Happy To Read Tuesday! Here we’re highlighting the 10 titles that our editors are most excited to add to their TBR shelves. For even more hot new releases, check out our Summer Previews for the best books coming out this season.
National Book Award winner William Vollmann is back with this new epic about the Nez Perce War of 1877. The Washington Post warmly calls this novel “the reading experience of a lifetime,” and compares Vollmann favorably to Cormac McCarthy. At nearly 1,400 pages, this book is long and bloody, but promises to deliver on its considerable heft. Don’t be intimidated by the fact that you could use the hardcover as a doorstop; if the hype is to be believed (and we think it is), this is a book worth your time and attention.
If you’re a fan of Charles Bukowski, the author Kirkus recently called “the ‘Dirty Old Man’ of American letters,” then this book is for you. Packed with rants, drawings, musings, and notes, this compendium is sure to please readers who are devoted to his work, and will shed new light on Bukowski’s complex and literary inner life. You’ll laugh, you’ll shake your head, you’ll be impressed by the high-profile company Bukowski kept. Abel Debritto does an admirable job compiling these insidery tidbits, and the curious reader is sure to be rewarded. Years after Bukowski’s death, his prose is still like no one else’s.
Do you love food? Do you love fiction? Then say no more. This book is for you. J. Ryan Stradal weaves a delicious tale about the supper club scene and a young woman named Eva who finds herself an emerging star within its culture. At the same time, ingredients and dishes flash before the reader’s eyes, and a mother-daughter plot emerges. Foodies, missing this book would be just as bad as missing a reservation at your favorite spot. This debut novel will warm your heart and make your stomach rumble.
Mary Kubica impressed us last year with her debut mystery The Good Girl, so we are extremely excited to be picking up her latest, which is rumored to be even better. They say no good deed goes unpunished, and Heidi learns this the hard way after taking in a homeless teenager and her child. Told in multiple perspectives, Kubica maximizes the thrills as the story unfolds one character at a time, keeping readers on the edge of their seats.
If you read the bestselling novel The Paris Wife, then we don’t need to tell you who Paula McLain is. This is McLain’s second historical novel, and this time she’s taking on Beryl Markham. Markham captivated international audiences when, in 1936, she flew alone in a two-seater prop plane across the Atlantic Ocean. McLain paints a vivid backstory for this famed British-born Kenyan aviator, whose life as an adventurer and racehorse trainer practically begs to be written about. This is an engrossing work of historical fiction, and it is not to be missed.
If you’re a thriller reader who happens to worship the Chicago Cubs, then there has never been a better book for you than this read from Sara Paretsky. Detective V.I. Warshawski has a new project: taking on a quarter-century old murder case at the request of a client who hates her guts. Family drama and police procedural antics abound in this delightfully pun-laden thriller that marries Wrigley Field trivia with murder and mayhem. This may be the 17th book in Paretsky’s V.I. Warshawski series, but Paretsky is still going strong.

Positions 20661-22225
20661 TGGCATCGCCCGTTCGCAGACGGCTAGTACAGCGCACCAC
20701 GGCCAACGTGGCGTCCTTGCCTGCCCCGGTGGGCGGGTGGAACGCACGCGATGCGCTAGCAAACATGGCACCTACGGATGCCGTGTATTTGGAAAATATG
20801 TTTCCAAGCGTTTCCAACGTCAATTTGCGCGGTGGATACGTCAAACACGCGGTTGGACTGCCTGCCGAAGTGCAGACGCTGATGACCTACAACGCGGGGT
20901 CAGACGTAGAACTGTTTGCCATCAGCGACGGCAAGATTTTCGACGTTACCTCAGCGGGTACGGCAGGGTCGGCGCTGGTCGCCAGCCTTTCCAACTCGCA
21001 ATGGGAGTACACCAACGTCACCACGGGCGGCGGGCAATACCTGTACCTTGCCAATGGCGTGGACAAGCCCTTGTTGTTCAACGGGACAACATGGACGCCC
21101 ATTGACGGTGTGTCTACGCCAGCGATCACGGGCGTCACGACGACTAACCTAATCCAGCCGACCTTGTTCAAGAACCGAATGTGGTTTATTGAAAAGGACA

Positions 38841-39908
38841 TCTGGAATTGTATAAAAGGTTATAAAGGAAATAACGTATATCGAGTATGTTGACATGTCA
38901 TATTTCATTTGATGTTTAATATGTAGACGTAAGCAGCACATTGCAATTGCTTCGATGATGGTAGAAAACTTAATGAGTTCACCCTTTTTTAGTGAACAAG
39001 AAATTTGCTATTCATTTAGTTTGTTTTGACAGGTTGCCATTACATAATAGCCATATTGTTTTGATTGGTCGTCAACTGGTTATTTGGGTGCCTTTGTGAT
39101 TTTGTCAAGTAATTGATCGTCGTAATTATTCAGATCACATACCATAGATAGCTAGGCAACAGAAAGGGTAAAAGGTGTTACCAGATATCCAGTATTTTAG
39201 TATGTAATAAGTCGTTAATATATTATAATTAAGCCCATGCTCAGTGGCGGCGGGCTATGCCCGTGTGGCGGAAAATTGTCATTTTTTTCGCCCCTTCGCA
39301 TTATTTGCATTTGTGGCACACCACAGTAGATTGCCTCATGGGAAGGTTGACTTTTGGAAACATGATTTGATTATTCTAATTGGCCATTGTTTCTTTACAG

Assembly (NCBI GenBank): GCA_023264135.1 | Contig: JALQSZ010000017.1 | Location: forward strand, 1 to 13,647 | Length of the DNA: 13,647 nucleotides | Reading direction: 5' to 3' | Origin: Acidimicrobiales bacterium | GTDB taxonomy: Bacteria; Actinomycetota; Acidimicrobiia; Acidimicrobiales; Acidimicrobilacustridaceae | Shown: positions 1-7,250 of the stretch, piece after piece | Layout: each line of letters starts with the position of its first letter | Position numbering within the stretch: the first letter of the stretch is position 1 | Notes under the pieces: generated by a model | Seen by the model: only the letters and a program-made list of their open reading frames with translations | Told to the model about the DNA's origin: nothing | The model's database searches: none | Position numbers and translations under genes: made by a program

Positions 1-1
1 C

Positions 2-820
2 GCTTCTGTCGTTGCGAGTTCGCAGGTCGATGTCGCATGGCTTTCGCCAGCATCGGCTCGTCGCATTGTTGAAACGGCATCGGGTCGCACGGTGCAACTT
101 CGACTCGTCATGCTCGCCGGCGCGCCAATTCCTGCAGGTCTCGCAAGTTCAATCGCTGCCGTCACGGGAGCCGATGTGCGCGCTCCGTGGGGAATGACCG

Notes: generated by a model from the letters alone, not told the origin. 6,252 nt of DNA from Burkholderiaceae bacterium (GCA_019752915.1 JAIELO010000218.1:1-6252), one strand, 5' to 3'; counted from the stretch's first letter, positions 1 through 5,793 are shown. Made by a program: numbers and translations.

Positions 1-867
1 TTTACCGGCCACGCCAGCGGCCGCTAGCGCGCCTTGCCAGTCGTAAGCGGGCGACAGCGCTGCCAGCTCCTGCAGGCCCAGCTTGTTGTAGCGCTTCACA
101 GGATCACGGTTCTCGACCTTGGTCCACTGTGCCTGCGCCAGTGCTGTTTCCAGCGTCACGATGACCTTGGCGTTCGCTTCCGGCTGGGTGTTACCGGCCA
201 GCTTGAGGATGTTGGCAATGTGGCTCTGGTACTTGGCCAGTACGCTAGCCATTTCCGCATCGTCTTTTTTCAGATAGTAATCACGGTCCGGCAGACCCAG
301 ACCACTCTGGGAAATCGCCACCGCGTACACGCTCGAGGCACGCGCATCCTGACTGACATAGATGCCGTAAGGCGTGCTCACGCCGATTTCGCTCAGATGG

Saidh grew up surrounded by seven brothers and their wild spirits certainly rubbed off on her. She can curse, swing a sword, and ride horses just as well as any of the Buchanan boys. As for men other than her brothers, she’s fine to ignore them in favor of remaining single and free. That all changes though when she stumbles across Laird MacDonnell, in all of his naked glory, bathing in the loch.
Perhaps not the best book to read on a cruise this summer, this novel focuses on five teenagers who end up stuck in a small, open boat in the middle of the Atlantic. Brazilians Driana, JoJo, and Stef are enjoying a summer in their Hamptons mansion when they meet Matt and John, two friends spending their summer working in Montauk. The boys are invited to the mansion and end up going on a rescue mission in a stolen boat when Stef decides to go windsurfing and gets into trouble. This is more than just a tale of adventure gone awry: Paul Griffin deftly explores the intricacies of class and the impact endless days at sea have on the human mind. We recommend reading this from the safety of the shoreline.
Many joke that Ireland only has one season—the rainy season—though, in this comical tale, chaos reigns when all of the seasons are unleashed at once. Neil and Liz’s father, the Weatherman, receives incoming calls four times a year through the phone booth in front of their home. The calls signal the changing of the seasons. But as the end of summer nears, the phone doesn’t ring and autumn doesn’t come. Turns out a jealous neighbor wanted the Weatherman’s powers for himself, but can she control them now that she has them?
Pink Dot was kind enough to invite all of the Dots in Dot Town to her home for dinner, but one special guest is running late. Reminiscent of a game of telephone (something parents will recall and children will likely not), the news of Blue Dot’s late arrival is twisted into crazy ideas of where he could be. Perhaps on the moon? Or sailing the seas with pirates? Is he shunning the dinner because he wants to grow all of his own food as a farmer? Blue Dot’s arrival ends the wild imaginings of the other Dots, but readers will want to revisit those rhyming theories over and over again.